- Open Access
Post-extubation dysphagia is associated with longer hospitalization in survivors of critical illness with neurologic impairment
Critical Carevolume 17, Article number: R119 (2013)
Critically ill patients can develop acute respiratory failure requiring endotracheal intubation. Swallowing dysfunction after liberation from mechanical ventilation, also known as post-extubation dysphagia, is common and deleterious among patients without neurologic disease. However, the risk factors associated with the development of post-extubation dysphagia and its effect on hospital lengthofstay in critically ill patients with neurologic disorders remains relatively unexplored.
We conducted a retrospective, observational cohort study from 2008 to 2010 of patients with neurologic impairment who required mechanical ventilation and subsequently received a bedside swallow evaluation (BSE) by a speech-language pathologist.
A BSE was performed after mechanical ventilation in 25% (630/2,484) of all patients. In the 184 patients with neurologic impairment, post-extubation dysphagia was present in 93% (171/184), and was classified as mild, moderate, or severe in 34% (62/184), 26% (48/184), and 33% (61/184), respectively. In univariate analyses, statistically significant risk factors for moderate/severe dysphagia included longer durations of mechanical ventilation and the presence of a tracheostomy. In multivariate analysis, adjusting for age, tracheostomy, cerebrovascular disease, and severity of illness, mechanical ventilation for >7 days remained independently associated with moderate/severe dysphagia (adjusted odds ratio = 4.48 (95%confidence interval = 2.14 to 9.81), P<0.01). The presence of moderate/severe dysphagia was also significantly associated with prolonged hospital lengthofstay, discharge status, and surgical placement of feeding tubes. When adjusting for age, severity of illness, and tracheostomy, patients with moderate/severe dysphagia stayed in the hospital 4.32 days longer after their initial BSE than patients with none/mild dysphagia (95% confidence interval = 3.04 to 5.60 days, P <0.01).
In a cohort of critically ill patients with neurologic impairment, longer duration of mechanical ventilation is independently associated with post-extubation dysphagia, and the development of post-extubation dysphagia is independently associated with a longer hospital length of stay after the initial BSE.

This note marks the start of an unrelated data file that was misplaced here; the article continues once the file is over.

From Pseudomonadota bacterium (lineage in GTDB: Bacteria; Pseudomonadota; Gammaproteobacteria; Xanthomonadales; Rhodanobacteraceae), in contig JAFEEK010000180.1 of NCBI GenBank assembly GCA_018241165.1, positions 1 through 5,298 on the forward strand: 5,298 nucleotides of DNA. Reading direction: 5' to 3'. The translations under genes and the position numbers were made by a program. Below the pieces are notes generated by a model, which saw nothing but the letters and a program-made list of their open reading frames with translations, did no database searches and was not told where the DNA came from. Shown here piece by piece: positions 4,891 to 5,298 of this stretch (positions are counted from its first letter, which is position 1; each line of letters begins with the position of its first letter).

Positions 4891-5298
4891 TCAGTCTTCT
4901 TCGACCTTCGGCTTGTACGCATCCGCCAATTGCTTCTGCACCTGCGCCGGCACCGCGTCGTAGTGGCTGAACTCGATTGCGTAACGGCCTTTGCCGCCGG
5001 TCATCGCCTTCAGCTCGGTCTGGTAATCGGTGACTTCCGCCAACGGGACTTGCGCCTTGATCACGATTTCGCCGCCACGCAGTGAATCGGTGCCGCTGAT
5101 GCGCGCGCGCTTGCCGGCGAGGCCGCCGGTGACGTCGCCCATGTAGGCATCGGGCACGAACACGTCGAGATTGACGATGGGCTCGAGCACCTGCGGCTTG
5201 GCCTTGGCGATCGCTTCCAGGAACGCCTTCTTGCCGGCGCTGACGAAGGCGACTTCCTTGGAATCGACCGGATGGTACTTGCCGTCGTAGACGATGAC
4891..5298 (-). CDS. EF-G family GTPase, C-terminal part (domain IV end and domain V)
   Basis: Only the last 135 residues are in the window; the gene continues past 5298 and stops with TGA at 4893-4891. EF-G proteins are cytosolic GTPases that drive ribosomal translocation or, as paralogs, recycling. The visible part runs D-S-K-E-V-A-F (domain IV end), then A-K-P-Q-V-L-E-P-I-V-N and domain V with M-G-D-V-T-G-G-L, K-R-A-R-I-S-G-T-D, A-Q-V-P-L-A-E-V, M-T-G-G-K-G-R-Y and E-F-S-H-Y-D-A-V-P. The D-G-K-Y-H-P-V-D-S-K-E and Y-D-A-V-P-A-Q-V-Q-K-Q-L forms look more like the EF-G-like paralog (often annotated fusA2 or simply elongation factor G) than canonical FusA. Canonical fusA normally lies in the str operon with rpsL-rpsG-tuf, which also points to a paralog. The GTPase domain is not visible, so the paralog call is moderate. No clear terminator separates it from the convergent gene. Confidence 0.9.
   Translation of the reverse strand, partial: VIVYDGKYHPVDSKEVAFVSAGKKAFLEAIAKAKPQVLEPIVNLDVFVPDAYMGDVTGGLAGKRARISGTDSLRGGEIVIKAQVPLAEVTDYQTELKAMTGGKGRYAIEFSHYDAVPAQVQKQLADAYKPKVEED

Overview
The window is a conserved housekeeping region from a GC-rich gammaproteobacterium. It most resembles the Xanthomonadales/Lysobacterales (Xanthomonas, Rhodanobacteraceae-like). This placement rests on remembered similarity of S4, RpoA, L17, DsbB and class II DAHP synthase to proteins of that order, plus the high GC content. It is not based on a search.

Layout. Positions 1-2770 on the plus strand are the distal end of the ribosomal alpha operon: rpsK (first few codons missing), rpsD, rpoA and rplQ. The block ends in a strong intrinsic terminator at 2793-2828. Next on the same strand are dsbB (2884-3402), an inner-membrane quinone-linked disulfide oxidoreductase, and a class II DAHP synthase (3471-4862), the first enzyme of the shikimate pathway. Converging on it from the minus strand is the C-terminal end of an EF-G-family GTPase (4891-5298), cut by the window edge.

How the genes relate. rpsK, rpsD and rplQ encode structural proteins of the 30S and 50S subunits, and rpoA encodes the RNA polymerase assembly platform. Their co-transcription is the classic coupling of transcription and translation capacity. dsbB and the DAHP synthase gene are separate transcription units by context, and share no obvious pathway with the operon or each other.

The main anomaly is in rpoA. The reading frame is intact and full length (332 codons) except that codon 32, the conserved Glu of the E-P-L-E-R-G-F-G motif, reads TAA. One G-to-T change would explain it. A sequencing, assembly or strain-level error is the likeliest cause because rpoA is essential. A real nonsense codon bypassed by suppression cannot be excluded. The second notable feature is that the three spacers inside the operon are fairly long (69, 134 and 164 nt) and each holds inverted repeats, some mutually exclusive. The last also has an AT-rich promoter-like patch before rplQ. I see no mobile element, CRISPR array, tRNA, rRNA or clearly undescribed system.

Patients with both acute and pre-existing neurologic disorders can develop acute respiratory failure requiring endotracheal intubation and mechanical ventilation in a neurocritical care unit [1–3]. While intubated patients with acute cerebrovascular disease have a hospital mortality of approximately 50% [1, 4, 5], those with other neuromuscular diseases, such as movement disorders and peripheral neuropathy, have an estimated hospital mortality of only 15% . Collectively, survivors of both cerebrovascular and other neurologic diseases who have been intubated have a median survival of over 3 years, yet suffer from eating difficulty, respiratory impairment, neurocognitive disorders, and overall decreased qualityoflife [4, 7].
Increasingly, attention has focused on dysfunctional swallowing in patients recovering from acute respiratory failure and endotracheal intubation [8, 9]. Also known as post-extubation dysphagia, swallowing dysfunction following intubation is the inability to effectively transfer food and liquid from the mouth into the stomach. Post-extubation dysphagia can occur in patients in a neurocritical care unit either as a result of the underlying initial neurologic disease, or due to new bulbar, sensory, or cognitive abnormalities caused by critical illnesses and/or endotracheal intubation. Dysphagia in noncritically ill patients with cerebrovascular disease has been shown to result in aspiration, pneumonia, and increased mortality [10–12]. Additionally, recent data in extubated acute respiratory failure survivors without cerebrovascular or other neuromuscular diseases show an association between more severe dysphagia and poorer patient outcomes, including pneumonia, reintubation, and mortality .